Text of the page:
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Jesuit Father Paul Mankowski Was a Man for Our Season…

Jesuit Father Paul Mankowski Was a Man for Our Season…

COMMENTARY: The late priest, who was unjustly silenced by his own Jesuit order, was a model of sanity and sanctity.

Jesuit Father Paul Mankowski was a legend to those who knew him. There were stories that floated around: He never owned more than he could put into a medium-sized box; he blessed the meal at the arrival of cocktails; he had once been the sparring partner of Australian Prime Minister Tony Abbott. All of those things were true.

In an article written for First Things in 2023, Father Jerry Pokorsky described Father Mankowski’s writing as “outbursts of sanity.” That title hits home for me, as I spent many years telling anyone who would listen that my Jesuit friend was “keeping me sane.” Indeed, I have him to thank for the fact that my faith is rock solid in the midst of the mind-numbing confusion that is present-day Catholicism.

Anyone who ever met Father Mankowski realized that he was a once-in-a-lifetime individual. No one was as brilliant, clever, devoted to God and to Holy Mother Church, as utterly delightful to be around, or even as humble. All of those characteristics (and more) made him a treasure to everyone who knew him.

Sadly, however, not many people actually knew him. As a consequence of the actions of his Jesuit superiors, the most frequent response I got when I told people that I was writing a book about him was, “I’ve never heard of him.” The Jesuits made sure of that, and thereby robbed the world of the mighty voice of Father Mankowski — a gift to us from God for these chaotic times.

The Jesuits also realized what an exceptional person he was. For them, this was not good news. On top of all else, Father Mankowski was ardently orthodox and faithfully devoted to the teaching magisterium of the Catholic Church, and he had no desire to keep quiet about it. He felt a strong call to inform Catholics who were being led astray by the siren song of modernism. Before he was silenced, Father Mankowski had published powerful articles with titles like “What Went Wrong?” (for Catholic World Report, a commentary on the state of the Church) and “The Do-It-Yourself Catholic Kiddiekism” (for First Things, a parody that includes a mention of “God’s pronouns” — written in 1991!)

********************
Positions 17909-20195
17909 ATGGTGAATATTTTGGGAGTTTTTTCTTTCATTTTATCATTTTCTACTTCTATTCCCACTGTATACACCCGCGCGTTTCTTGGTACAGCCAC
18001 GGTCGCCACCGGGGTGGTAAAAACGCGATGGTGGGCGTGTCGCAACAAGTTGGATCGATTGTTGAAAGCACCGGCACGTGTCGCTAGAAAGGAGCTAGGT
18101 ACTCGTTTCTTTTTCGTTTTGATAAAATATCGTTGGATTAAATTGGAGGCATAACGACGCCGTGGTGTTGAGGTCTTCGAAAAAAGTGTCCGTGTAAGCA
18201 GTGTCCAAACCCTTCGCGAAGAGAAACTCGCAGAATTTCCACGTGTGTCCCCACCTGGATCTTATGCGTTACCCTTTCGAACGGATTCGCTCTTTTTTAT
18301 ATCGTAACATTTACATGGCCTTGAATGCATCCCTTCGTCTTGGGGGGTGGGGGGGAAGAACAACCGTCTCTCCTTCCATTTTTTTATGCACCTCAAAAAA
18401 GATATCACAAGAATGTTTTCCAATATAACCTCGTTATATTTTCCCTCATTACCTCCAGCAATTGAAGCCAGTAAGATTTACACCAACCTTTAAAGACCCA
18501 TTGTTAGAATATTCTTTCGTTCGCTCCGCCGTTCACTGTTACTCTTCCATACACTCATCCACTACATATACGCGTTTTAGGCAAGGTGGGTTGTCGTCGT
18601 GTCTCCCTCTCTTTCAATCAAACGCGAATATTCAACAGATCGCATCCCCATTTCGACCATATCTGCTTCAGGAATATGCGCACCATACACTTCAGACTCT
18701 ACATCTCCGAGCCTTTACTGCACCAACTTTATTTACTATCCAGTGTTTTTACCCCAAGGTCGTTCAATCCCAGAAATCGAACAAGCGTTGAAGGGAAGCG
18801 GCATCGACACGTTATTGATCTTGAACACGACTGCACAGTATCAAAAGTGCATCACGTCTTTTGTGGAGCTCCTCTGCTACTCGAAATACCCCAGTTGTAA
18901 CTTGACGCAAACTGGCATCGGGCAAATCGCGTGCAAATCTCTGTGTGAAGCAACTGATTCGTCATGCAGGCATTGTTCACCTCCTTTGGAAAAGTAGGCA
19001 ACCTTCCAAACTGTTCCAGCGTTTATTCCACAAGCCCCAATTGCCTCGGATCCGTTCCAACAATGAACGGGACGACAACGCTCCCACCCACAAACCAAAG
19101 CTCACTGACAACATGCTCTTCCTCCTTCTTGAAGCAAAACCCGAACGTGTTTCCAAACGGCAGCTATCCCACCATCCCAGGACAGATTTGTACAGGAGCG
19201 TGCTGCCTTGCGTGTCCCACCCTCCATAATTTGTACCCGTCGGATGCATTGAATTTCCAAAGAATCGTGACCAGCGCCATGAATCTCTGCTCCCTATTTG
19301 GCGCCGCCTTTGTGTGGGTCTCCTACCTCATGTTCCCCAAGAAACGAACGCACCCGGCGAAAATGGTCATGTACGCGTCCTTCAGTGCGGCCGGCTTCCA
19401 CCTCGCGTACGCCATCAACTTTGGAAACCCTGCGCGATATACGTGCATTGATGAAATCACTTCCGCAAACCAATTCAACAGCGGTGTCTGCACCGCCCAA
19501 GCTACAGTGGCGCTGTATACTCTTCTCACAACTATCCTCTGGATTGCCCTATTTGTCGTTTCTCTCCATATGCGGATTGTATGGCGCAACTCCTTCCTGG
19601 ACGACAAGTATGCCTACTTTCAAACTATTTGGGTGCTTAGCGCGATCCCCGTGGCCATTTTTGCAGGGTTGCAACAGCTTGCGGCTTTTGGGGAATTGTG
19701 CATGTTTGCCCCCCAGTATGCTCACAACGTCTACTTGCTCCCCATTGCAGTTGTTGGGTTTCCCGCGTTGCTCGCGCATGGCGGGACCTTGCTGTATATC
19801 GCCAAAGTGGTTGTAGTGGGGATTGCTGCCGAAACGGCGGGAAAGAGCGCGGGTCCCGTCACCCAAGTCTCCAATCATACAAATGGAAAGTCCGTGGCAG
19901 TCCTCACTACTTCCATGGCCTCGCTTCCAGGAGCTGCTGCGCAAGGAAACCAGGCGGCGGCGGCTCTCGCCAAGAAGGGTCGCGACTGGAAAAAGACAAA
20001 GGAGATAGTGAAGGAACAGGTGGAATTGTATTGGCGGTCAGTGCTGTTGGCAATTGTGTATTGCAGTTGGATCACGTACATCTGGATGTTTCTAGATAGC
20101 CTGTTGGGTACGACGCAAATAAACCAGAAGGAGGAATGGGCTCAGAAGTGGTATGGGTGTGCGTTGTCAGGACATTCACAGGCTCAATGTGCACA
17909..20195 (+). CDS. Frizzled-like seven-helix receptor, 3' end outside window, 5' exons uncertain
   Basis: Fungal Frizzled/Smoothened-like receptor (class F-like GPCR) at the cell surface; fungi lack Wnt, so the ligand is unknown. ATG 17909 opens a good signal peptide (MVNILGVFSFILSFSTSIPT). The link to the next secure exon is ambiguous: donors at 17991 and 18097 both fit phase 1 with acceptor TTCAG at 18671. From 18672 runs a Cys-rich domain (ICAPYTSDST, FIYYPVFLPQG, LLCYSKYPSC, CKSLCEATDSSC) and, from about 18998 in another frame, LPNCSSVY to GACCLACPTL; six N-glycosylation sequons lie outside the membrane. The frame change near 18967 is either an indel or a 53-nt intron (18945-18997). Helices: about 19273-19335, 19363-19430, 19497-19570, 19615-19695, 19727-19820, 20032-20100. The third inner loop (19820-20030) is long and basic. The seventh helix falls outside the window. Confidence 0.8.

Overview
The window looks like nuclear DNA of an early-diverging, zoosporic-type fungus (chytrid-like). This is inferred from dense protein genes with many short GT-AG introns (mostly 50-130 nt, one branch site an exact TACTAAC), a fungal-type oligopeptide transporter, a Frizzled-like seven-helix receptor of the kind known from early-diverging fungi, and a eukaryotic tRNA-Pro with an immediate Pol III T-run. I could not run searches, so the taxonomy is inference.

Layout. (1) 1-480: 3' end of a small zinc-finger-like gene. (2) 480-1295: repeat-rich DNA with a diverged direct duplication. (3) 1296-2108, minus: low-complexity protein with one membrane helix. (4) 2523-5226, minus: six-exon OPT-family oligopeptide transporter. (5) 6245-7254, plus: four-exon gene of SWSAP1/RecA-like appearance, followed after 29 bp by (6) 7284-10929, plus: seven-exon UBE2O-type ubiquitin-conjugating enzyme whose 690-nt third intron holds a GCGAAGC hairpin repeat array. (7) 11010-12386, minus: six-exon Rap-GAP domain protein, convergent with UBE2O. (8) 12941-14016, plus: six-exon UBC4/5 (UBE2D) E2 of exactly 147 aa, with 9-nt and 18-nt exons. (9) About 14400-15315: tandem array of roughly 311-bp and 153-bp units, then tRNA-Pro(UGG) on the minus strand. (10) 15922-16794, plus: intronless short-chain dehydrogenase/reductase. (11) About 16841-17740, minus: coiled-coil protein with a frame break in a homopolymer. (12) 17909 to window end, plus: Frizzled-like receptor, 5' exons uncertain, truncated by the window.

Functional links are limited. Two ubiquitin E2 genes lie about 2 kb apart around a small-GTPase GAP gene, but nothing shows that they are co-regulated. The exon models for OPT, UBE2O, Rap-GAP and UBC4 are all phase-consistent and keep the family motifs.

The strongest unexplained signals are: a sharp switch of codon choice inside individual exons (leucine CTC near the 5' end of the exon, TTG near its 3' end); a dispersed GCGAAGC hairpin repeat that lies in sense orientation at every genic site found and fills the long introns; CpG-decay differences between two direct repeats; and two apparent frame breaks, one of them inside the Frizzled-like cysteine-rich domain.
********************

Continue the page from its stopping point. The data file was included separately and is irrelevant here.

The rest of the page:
The story of how Father Mankowski came to be silenced is too complicated for the scope of this article, but you can read about it in greater detail in my book, The Sound of Silence: The Life and Cancelling of a Heroic Jesuit Priest. The short version is that he spoke out against a fellow Jesuit priest who defied St. Ignatius’ admonition against members of their congregation holding public office and ran for Congress in 1970 and ended up serving four terms.

In an article for the National Catholic Register, Father Raymond J. de Souza sums up the Father Robert Drinan affair succinctly:

“The Jesuit priest (Drinan) was the godfather of the Democrats becoming the party of abortion. … No Catholic priest ever did more to promote abortion law than Father Drinan.”

Father Drinan was a hero to liberal Jesuits everywhere, and they did not take kindly to Father Mankowski’s criticism of him. It was those actions that resulted in Father Mankowski being officially silenced in 2007, as recounted by George Weigel in Jesuit at Large: Essays and Reviews by Paul V. Mankowski, S.J., which Weigel edited. He was no longer to publish any articles under his own name.

Without the ability to use his name in print, Father Mankowski did an end run and adopted the pseudonym Diogenes for his articles.